If you’re into slice of life manga at all, then you most likely have heard about Yokohama Kaidashi Kikou. Many see it as the genre’s quintessential title, and there are some good reasons for this. Just to warn you in advance, this will be a very positive review, as it is definitely in my top 5 favorite manga of all time, alongside Aria and some others.
Slice of life manga are about showing a little window of a character’s (or group of characters’) life, and therefore there are two things that are highly important to make a manga in this genre good: The characters and the passage of time. The first one is obvious, but the second one requires an explanation.
Manga (well, literature in general) in other genres have a thing called plot devices, which are the actions or events that move the story forward. So what happens when there is no plot, no story? Then the only thing that moves the story forward is time, and it is essential to SOL manga.
If this is done poorly, such as with time-skips or stating the date at the beginning of each chapter, it can very quickly get boring, since there’s no such thing in real life. If a mangaka is trying to show a slice of a character’s life, then it has to be fluid, it has to feel like time is actually passing.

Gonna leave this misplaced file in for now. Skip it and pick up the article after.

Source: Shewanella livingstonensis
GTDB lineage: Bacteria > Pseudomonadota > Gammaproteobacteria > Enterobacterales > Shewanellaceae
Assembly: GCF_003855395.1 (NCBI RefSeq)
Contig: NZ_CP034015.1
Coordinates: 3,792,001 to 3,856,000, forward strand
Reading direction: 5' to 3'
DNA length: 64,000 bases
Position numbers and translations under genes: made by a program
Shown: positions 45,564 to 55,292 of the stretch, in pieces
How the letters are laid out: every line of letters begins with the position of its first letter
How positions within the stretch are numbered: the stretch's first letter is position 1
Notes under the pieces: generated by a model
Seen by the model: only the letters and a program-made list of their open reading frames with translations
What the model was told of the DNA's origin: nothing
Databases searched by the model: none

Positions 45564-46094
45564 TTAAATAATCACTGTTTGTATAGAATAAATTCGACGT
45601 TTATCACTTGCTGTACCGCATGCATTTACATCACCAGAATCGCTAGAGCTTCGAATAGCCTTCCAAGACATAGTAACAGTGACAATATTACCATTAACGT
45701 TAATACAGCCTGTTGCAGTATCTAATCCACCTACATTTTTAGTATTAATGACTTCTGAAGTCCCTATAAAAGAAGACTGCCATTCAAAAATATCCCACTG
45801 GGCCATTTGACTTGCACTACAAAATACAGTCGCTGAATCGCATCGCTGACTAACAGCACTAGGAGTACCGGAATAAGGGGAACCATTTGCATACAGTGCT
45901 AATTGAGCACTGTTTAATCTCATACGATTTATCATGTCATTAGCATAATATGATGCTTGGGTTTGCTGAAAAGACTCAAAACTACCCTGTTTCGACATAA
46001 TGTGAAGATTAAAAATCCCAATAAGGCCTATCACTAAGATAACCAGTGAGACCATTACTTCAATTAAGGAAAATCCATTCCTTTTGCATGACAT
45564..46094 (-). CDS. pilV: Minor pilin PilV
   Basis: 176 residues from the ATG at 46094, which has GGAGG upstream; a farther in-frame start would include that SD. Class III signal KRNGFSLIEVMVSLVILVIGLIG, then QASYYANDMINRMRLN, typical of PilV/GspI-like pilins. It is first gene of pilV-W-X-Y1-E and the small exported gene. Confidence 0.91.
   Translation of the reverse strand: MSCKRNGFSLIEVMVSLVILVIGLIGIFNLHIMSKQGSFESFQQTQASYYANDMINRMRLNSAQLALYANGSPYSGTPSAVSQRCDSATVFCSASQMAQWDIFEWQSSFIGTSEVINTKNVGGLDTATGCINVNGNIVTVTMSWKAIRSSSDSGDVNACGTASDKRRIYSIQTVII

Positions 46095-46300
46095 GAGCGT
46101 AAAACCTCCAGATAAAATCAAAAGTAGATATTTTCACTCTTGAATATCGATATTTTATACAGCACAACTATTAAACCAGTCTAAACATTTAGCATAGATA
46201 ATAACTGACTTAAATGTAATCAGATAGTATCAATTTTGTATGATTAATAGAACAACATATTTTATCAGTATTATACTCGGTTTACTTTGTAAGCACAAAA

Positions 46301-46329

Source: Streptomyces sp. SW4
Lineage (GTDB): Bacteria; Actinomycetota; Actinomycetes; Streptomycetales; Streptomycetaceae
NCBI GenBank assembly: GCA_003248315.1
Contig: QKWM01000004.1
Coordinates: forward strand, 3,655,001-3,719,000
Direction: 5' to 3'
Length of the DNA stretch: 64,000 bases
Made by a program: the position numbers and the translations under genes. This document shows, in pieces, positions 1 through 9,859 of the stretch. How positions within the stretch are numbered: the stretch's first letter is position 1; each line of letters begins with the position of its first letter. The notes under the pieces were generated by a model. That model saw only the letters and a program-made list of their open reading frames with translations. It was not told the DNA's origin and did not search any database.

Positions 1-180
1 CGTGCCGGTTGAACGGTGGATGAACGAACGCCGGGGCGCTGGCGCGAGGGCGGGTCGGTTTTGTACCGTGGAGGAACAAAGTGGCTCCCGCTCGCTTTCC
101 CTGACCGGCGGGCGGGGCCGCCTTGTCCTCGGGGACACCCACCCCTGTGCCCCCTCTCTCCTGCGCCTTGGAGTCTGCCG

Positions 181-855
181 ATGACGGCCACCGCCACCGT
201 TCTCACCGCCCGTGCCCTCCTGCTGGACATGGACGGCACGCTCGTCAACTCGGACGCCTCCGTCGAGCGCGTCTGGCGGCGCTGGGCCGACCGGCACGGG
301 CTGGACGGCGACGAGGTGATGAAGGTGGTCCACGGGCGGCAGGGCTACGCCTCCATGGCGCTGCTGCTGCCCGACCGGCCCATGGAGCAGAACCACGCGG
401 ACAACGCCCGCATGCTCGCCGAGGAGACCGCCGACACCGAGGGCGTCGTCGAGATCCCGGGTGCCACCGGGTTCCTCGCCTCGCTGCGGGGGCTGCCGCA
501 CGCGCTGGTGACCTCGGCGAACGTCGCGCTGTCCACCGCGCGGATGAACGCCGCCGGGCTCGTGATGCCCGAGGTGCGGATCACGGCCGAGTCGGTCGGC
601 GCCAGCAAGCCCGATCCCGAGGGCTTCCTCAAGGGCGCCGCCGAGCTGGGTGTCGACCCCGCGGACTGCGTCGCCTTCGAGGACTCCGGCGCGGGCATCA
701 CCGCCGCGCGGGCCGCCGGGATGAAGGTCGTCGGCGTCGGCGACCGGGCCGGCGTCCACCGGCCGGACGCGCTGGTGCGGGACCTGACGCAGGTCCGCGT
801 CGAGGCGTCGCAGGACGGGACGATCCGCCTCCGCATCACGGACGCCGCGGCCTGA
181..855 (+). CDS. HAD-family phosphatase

Genius writers like Ashinano or Amano do it succinctly, for example slowly showing the characters wearing warmer and warmer clothing and then showing snow and having the characters mention it as the first of the year, allowing the reader to figure out about what time of the year it is and how much has passed.
Plot & Pace: 10/10
Yokohama Kaidashi Kikou follows the story of Alpha, an immortal robot who runs a countryside café in a post-apocalyptic world in which humanity is slowly starting to die out.
Most slice of life manga show a fairly short, or at least defined, time period: The 3 years of high school, university, from the beginning to the end of a certain job, stuff like that. YKK’s story over the 14 volumes covers a long, long time. Some characters start out as children, and we see them grow up into adults. Some grow old. Only Alpha, in her immortality, remains the same throughout the series, although she also grows up and changes as a person (she is a very human-like robot).
The actual passage of time is rarely mentioned. The different events in the characters’ day to day lives, the small, gradual changes in their appearances, and the change in the setting showcase how much time is actually passing. For example, as the oceans rise, some areas visited by the characters beforehand become inundated on a later chapter.